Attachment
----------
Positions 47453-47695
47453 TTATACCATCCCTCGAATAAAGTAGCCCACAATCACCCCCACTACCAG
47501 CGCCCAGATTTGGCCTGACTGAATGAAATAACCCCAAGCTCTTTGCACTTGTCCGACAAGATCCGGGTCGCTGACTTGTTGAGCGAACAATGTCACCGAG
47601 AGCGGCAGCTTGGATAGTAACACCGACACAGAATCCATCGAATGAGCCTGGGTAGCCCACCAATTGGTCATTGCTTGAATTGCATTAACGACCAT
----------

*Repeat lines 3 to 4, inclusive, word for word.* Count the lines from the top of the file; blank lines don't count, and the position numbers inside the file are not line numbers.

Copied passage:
47501 CGCCCAGATTTGGCCTGACTGAATGAAATAACCCCAAGCTCTTTGCACTTGTCCGACAAGATCCGGGTCGCTGACTTGTTGAGCGAACAATGTCACCGAG
47601 AGCGGCAGCTTGGATAGTAACACCGACACAGAATCCATCGAATGAGCCTGGGTAGCCCACCAATTGGTCATTGCTTGAATTGCATTAACGACCAT